aging · Family · poetry · relationships · writing

Waiting on Heaven

“My children have come home to watch me die,”
she tells her doctor, repeats to me, #5, when I arrive.

“You leave the world the same you came in,” Doc said,
as if that makes sense, as if that offers comfort.

“We don’t want to see you suffer anymore,” I offer.
She agrees, tired of the pain.  92 and nothing but pain.

It’s not death that she fears – she’s ready –
it’s the dying – not knowing how it will happen.

“Will you be with me? When the time comes.”
I will.  Just as I did with a sister, two cousins,
father, an aunt, and countless others.

“Angel of Death,” a nurse called me once.
I shrugged: “Would you want to die alone?”

Death, I do know, is like birth,
in that the timing is unpredictable.

So, together, we’ll wait –
biding our time, talking about the present,
reflecting on the past, wondering what lies ahead.

Not all transitions, I’ve learned, are alike.

(I’ve returned home to be at my mother’s side, although, as the poem indicates, she may survive the current setback.  I’m linking this up to Manic Mondays 3 way prompt: reflection, and my own weekly challenge: transition.)

 

change · creativity · poetry · writing

Pivotal Moment

Two babies, two cars, a mortgage, and depression I just couldn’t shake.  What was wrong with me, I wondered.  Was I missing something?  Is there more to life, I’m not seeing?  I prayed to the Heavens.

Six months, I dreamt of returning to my childhood home.  Every time, I remarked the same changes: the blue wall-to-wall carpet was replaced with red in the living and dining rooms, and geometric patterns running up the stairs; and one wall in my sister’s old bedroom was bricked.  Whereas we had a dog, the dream residents had a cat.  Always, I would exit through the back door, where I would fall and jolt awake.

One day, driving past the place, I noted an Open House sign and went in.  There was the red carpet, the designs on the stairs, and the bricked wall in my sister’s old room.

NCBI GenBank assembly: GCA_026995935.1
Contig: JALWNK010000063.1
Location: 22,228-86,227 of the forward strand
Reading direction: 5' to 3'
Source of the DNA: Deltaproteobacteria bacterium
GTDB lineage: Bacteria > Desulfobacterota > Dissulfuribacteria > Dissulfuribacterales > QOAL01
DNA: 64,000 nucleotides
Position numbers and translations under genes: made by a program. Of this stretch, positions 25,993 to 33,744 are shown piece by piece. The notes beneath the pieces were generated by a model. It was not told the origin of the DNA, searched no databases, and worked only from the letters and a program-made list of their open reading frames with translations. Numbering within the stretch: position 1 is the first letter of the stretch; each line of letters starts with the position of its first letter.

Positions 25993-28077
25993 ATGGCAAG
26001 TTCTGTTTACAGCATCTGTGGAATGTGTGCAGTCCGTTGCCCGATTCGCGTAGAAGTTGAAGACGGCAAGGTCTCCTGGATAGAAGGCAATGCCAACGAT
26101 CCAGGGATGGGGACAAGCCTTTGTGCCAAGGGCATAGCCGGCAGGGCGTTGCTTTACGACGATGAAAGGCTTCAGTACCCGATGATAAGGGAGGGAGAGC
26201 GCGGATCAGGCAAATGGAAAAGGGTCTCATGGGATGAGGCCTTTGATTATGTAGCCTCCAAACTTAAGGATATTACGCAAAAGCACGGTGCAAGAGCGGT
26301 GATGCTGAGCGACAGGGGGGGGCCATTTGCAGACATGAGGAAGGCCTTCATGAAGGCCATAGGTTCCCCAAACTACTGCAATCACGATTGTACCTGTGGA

Shaken, I passed the cat in my haste to exit – out the front door.

Ask and be answered –
Source listened, and delivered –
a resounding “Yes!”

(Written for dVerse pub, hosted tonight by Merrill.  The challenge is to write a haibun on the topic of transition.  I am also linking this to my weekly challenge, where the prompt is veil.  Although I did not use the term in this piece, I felt as if a veil had been lifted.)

change · life · poetry · travel · writing

Moving

Outside, clouds hover,
heavy, threatening.

Inside, men haul –
china cabinet,
weathered couch –

accumulation
marking years,
exiting under duress

echoes fill in the spaces

scent of soured sweat lingers

kitchen counters
glare, empty

layers of our lives
stripped away

our vacated shell,
an emotional tug

Is it fear?  Sorrow?

What was it all about anyway?

closing the door behind us
locking memories in the past

we load our small boxes
essentials for a simpler life –
a home on wheels life

point our nose forward
and drive away
as the sun breaks through.

(A year ago, we sold our bricks and sticks house, along with its contents and moved into a motor home.  Now we are reversing the process – accumulating and setting up house again.  Apparently, we like change.  V.J’s weekly challenge is fittingly about home.)

aging · culture · life · poetry · relationships · travel

Is Progress This?

Is this progress,
this decision to uproot,
caste possessions aside,
free ourselves of ties?

Can his dependency,
my dependency, endure
the transition, released
from former justifications?

We are companions
embarking on adventure,
companions retiring past
lies, redefining possibility

or is this more of the same,
artfully camouflaged –
a continuance of flight
from tyrannical origins?

The paths behind are jagged,
wrought with rocks and crevices
and scarred riddles, and yet,
have we not survived, thrived?

The road ahead is expansive
our home an ever-changing
landscape as wide as a continent
our minds eager to absorb…

this is progress,
we are unburdened,
free-spirited, submitting
to new tests of truth.

(Image: www.ebookers.com)

 

aging · culture · life · poetry

Retirement

Sought-out careers stagnant
communication with colleagues
soaked with commitments –
underlying imposed courtesy

we are doubly dependent –
mutual caregivers supporting
water treading, our authority
drowning in preset obligations

Past dwellings, connections
sopped with history, hold on –
leftover dregs, stale-dated –
their validity disappearing,

We are overcoming, debriefing,
navigating release, minimilizing
plan to alter direction, trade
accommodations, rest willingly

have boarded sanctity – a timely
cubicle of release, slotting an exit,
having transformed belonging –
are wrung out seeking drier ground.

 

adversity · aging · Love · poetry · relationships

Absence

Slippers, perched at night stand,
twitching impatiently,
mark the absence of feet,
cannot appreciate the meaning
of unruffled bed covers.

Abandoned, a coffee mug
bemoans its curdling contents,
complains of thick brown lines
contaminating its porcelain shine,
has not noted absence of hands.

Chair, pushed back from desk,
in partial rotation, sits awkwardly,
commanding attention, disturbed
by its misalignment, has not thought
to ponder absence of body.

House, uncomfortable with silence
creaks unnaturally, loudly voicing
objections to the absence of footfalls,
automated machinery and incessant
rings, beeps, and chimes of technology.

I try to reassure them that the absence
is only temporary, that the man whose
presence so strikingly fills this space
will return,  hope they cannot read
the apprehension in my tremulous heart.